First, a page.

Fraser Kerr: There was something I've seen firsthand where we'd went down the route with a client where we were making a recommendation around a business property relief scheme, and, you know, very much driven from an inheritance tax perspective. And this was all being done, you know, and then simultaneously, the government announcements came over that there was a whisperings of abolishing inheritance tax. And it just absolutely meant that the client then wanted to cease all inheritance tax planning that they were undertaking, even though it was just in the final stages and just trying to deal in definitives and say, you know, we're just trying to to put in place a plan based on our understanding of where we are just now and what's going on. People can't help but have their minds and opinions shifted and swayed even though nothing's set out definitively. So people's personal finances, it's just such a hugely emotive subject, isn't it and just is obviously of paramount importance to people because of the significance it plays, and everybody's day to day lives.

Derek Blaik: Yeah, I think that's right Fraser. And the clients will have different views on paying inheritance tax, you know, some will, you know, be quite happy to pay it in a way others will want to try and mitigate the impact of it as much as possible.

Fraser Kerr: And that's it as well. Sometimes it's actually about reminding clients of the conversations, the narrative that you've had previously, that almost hand holding piece, but actually, sometimes it is about the most valuable thing you can do is telling a client to take no action. And that's sometimes a more challenging conversation to have. Because, you know, you're actually saying that, you know, holding fast is the best course of action

Derek Blaik: It can be the best advice, as you see there to tell a client not to do anything at this particular moment. And I think, again, going back to, you know, all the things that have happened over the last few years, you're with COVID, with market volatility, with the war in Ukraine with interest rates, inflation, all of those things. But if clients still have the same long-term objective, sometimes sticking the course and going along with the plan, is the best plan.

Fraser Kerr: And I think that's the key message that we want to convey, not just in this podcast, but you know, running as a constant theme throughout as that there is an incredible technical underpin to the industry that we operate in, and where we are, Lizzy is easily able to demonstrate that from that political economist side and how those are intertwined. Derek’s got such extensive knowledge, experience, qualifications, but first and foremost, you know, financial planning as an industry is a people business. First and foremost, you're dealing with people's emotions, you're dealing with what's important to them, you're trying to add clarity, you're trying to add peace of mind, things that are actually quite hard to quantify as well. And really, that is sort of a main focus for us as a team within abrdn and what we're hoping to add in terms of that value. But, you know, I think across the industry that's really at the core of what we're trying to do isn't it.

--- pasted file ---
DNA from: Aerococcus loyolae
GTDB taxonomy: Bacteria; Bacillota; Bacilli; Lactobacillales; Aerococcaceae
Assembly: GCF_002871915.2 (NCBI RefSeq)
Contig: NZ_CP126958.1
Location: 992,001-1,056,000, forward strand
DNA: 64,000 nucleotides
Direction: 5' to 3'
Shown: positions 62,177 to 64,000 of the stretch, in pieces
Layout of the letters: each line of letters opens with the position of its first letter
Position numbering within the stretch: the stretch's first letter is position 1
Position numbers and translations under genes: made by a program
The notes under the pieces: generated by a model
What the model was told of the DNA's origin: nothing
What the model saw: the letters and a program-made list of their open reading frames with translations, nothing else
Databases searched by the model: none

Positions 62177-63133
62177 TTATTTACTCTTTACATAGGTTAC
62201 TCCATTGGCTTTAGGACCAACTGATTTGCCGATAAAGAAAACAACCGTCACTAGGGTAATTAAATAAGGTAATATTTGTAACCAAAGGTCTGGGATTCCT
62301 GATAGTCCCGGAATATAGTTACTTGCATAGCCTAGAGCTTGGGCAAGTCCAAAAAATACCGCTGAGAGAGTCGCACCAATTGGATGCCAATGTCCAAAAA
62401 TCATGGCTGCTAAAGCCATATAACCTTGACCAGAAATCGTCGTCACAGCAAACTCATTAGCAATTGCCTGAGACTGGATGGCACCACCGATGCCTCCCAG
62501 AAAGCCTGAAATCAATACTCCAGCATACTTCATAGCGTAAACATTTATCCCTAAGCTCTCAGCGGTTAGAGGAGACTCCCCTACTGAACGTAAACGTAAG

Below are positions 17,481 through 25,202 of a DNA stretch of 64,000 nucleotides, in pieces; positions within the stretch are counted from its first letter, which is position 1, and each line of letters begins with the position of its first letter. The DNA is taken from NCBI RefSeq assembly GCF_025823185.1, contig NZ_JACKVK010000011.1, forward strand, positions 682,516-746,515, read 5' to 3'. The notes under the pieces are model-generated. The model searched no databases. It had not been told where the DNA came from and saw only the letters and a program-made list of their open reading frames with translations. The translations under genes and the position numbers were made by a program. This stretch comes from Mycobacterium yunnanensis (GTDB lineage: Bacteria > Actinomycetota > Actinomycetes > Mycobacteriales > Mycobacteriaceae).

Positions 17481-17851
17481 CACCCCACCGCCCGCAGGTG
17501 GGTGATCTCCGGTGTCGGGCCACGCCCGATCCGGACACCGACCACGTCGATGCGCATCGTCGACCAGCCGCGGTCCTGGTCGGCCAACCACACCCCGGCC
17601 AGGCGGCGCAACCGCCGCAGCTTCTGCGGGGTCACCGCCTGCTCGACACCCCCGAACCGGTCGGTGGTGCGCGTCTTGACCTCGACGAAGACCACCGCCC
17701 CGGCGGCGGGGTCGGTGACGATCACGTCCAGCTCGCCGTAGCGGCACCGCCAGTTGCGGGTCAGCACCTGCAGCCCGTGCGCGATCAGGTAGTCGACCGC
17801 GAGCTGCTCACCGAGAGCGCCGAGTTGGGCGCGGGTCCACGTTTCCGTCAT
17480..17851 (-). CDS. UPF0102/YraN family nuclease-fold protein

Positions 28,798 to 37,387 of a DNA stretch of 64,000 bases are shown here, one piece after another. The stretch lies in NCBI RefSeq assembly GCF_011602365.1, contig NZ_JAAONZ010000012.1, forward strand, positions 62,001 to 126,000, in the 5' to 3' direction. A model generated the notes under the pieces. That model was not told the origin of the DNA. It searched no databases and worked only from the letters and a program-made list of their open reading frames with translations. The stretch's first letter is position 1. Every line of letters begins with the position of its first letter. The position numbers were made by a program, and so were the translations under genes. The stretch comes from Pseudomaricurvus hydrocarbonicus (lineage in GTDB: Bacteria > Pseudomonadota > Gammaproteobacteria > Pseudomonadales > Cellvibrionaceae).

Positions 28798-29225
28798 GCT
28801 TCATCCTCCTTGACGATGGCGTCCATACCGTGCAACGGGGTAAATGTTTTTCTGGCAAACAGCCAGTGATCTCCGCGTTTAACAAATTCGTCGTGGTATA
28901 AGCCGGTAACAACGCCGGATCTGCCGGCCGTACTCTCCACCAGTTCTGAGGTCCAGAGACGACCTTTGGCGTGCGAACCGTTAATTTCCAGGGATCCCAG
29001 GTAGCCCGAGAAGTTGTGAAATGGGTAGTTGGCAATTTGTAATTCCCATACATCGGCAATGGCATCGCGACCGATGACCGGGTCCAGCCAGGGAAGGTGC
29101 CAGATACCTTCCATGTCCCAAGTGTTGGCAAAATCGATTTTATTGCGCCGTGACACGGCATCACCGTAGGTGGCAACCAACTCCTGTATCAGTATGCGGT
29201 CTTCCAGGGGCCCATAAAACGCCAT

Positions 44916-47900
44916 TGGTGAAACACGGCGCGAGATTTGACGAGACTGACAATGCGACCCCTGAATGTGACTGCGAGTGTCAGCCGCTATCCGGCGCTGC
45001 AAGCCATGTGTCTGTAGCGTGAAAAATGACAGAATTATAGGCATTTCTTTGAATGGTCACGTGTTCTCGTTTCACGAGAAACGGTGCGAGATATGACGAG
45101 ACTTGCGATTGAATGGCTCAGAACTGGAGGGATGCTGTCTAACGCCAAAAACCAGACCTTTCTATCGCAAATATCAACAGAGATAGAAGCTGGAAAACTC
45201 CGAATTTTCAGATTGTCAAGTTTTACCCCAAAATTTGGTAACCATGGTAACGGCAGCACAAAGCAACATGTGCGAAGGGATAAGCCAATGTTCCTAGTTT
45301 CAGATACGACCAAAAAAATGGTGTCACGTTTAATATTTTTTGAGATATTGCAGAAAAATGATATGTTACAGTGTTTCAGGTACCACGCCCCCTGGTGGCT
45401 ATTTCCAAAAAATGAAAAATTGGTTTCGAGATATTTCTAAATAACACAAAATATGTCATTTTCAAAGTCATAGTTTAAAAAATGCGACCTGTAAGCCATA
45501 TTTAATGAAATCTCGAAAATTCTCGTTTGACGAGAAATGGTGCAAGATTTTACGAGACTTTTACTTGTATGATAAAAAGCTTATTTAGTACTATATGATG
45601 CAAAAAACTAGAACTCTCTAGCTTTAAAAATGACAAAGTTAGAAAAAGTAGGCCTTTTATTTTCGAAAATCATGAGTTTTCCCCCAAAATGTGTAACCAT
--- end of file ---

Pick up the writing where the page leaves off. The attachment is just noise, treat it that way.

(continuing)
Derek Blaik: It is no doubt a people business, and clients will all have different aspirations, there'll be different things going on in the family, that that's important to them. And we're in a privileged position as financial planners to be able to get under the skin of clients to understand them really, really carefully, and to be able to adapt to their plans and objectives and their concerns. And I think, again, at this time of extreme volatility, having a sound financial plan is such a good thing to have, and to make sure that you're on track through these turbulent times.

Fraser Kerr: Absolutely. It is incredibly connected and intertwined. And you know, it really does take a village right away from the economist team, right the way through to support, para planning, or financial planners as well, it’s really an incredible effort from you all. And it's a privilege for me to be working alongside such professionals as yourself as well. So yeah, great to have you on the first episode of Wealth Wise. And also just want to thank our audience for listening as well.

So if you're wanting to find out any more about the topics that we've been discussing today, I really would encourage you to contact your planner in the first instance, we'd love to hear from you. And if you've got any questions or comments, maybe anything that's specific to the podcast itself. Any questions on anything that Lizzy's mentioned, anything that Derek’s mentioned, we've set up a mailbox, which is

So Wealth Wise is going to be available on all usual podcast platforms. So please like and subscribe wherever you do normally obtain these from, and we'll be sure to keep you updated on when the next one becomes available. So thanks again for everyone's time today. Great to have you on board. And look forward to speaking again soon.

Lizzy Galbraith: Thanks for having us.

Derek Blaik: Thanks, Fraser.

Fraser Kerr: Cheers, guys.

This podcast is provided for information only and does not constitute advice. If you are unsure of any of the terminology used, you should seek financial advice.
Tax rules can always change in the future. Your own circumstances and where you live in the UK could have an impact on tax treatment.
The value of investments can go down as well as up, and could be worth less than what was paid in.
The views in this podcast are those of the contributors at the time of publication.
The information is based on our understanding as at 22 August 2023.